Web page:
Nathan Hodge and Sharon Weinberger, both reporters on defense and national security, observed a lack of public discourse about the nuclear infrastructure which remains in place even though the emphasis on nuclear arms has declined. Those of us who grew up before the Regan era lived with the specter of nuclear destruction. The threat has receded into the background, but there remains a public fascination about the atomic bomb.
To make the subject accessible to the public, the husband and wife pair undertook some nuclear tourism. In their book A Nuclear Family Vacation, they discuss what they found at nuclear history sites, the relationship between the sites and the public, and the possible future of these sites. In this talk on IEEE Spectrum Radio about their book, they conclude with some advice to others who might want to take a trip to visit nuclear history.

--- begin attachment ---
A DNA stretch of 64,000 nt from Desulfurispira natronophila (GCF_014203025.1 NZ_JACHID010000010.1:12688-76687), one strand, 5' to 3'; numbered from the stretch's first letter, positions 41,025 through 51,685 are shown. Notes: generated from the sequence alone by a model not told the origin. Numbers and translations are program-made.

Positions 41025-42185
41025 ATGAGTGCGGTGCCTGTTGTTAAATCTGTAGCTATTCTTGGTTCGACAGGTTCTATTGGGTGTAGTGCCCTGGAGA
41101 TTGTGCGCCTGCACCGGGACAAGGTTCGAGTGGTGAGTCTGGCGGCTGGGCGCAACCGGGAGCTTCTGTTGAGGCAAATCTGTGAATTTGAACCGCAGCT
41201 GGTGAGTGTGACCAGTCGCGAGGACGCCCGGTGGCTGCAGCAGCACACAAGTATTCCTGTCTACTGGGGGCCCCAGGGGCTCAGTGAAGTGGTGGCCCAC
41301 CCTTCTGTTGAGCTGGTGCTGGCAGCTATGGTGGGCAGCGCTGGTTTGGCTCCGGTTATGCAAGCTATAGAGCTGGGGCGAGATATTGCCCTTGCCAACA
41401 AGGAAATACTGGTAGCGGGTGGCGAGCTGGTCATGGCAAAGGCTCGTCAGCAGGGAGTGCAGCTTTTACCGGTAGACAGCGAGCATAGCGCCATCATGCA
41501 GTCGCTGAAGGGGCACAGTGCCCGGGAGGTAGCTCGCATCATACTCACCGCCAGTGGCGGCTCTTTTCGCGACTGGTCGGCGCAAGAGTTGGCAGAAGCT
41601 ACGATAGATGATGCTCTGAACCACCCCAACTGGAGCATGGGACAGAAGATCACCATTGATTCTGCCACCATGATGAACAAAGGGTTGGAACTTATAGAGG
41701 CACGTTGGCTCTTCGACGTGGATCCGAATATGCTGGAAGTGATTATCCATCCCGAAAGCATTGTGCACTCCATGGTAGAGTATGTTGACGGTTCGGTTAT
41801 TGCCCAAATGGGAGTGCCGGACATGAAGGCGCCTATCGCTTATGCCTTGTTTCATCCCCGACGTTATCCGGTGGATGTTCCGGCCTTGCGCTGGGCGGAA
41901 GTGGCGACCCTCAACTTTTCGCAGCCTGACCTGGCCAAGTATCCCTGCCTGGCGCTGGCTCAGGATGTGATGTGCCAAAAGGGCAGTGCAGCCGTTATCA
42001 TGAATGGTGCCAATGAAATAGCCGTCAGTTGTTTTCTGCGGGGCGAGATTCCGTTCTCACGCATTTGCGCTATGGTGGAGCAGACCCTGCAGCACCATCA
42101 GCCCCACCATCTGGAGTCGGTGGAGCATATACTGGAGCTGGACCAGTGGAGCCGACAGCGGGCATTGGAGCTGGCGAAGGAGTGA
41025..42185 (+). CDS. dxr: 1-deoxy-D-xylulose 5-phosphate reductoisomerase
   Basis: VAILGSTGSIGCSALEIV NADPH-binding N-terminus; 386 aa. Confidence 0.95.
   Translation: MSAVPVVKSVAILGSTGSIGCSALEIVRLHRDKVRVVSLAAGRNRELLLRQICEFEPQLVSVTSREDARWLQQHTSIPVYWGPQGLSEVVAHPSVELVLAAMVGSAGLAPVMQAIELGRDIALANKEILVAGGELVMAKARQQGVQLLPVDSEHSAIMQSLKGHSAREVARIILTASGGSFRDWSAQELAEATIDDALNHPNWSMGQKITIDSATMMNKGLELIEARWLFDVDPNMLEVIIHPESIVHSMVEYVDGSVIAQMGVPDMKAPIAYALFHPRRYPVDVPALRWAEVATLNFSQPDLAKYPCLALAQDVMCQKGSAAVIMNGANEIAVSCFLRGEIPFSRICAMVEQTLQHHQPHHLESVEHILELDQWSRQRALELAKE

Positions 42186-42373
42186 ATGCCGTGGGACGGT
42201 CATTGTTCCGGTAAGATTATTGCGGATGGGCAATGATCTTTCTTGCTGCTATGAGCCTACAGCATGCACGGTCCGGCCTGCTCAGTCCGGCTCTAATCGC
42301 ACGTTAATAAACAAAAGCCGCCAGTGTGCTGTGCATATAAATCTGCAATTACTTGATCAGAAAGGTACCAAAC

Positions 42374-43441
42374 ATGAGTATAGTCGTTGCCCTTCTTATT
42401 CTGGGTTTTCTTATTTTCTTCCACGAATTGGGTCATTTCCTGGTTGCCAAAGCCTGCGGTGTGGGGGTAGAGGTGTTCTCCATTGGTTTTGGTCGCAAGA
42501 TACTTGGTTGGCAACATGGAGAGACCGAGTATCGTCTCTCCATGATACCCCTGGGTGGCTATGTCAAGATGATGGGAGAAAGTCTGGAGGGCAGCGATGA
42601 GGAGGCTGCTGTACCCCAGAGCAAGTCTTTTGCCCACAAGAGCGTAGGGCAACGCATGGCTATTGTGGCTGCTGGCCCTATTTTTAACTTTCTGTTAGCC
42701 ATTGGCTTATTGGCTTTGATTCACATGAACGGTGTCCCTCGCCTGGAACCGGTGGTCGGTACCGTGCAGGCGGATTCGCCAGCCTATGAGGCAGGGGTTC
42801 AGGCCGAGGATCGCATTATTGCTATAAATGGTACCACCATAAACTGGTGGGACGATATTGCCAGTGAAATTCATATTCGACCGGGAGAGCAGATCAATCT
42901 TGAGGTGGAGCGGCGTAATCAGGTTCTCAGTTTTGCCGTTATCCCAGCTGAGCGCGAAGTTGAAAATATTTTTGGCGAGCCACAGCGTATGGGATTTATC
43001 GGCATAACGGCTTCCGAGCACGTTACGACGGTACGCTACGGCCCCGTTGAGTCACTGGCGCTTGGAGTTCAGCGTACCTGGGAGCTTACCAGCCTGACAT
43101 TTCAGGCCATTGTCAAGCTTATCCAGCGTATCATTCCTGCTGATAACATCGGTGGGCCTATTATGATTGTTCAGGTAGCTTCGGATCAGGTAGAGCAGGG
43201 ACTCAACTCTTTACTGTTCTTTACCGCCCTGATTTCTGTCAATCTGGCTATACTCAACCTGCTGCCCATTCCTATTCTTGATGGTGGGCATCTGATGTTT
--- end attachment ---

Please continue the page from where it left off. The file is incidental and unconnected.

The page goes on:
Nathan Hodge is a reporter for Jane's Defence Weekly in Washington, D.C. His work has appeared in the Financial Times, Slate.com, and in a number of U.S. newspapers. He has reported extensively from Central Asia, the Caucasus and the Middle East. In 2004, he was awarded a Pew Fellowship in International Journalism. He holds a bachelor's degree in English and Political Science from Rutgers University and master's degree in Russian and East European Studies from Yale University.
Sharon Weinberger specializes in military science and technology, including related national security policy. Currently a freelance reporter and a contributor to Wired’s national security blog, Danger Room, her writing has also appeared in Nature, Discover, Slate, and The Washington Post Magazine. Weinberger is the author of the book Imaginary Weapons: A Journey Through the Pentagon’s Scientific Underworld. She earned a degree in international relations from Johns Hopkins and a masters from Yale.
This free podcast is from our IEEE Spectrum Radio series.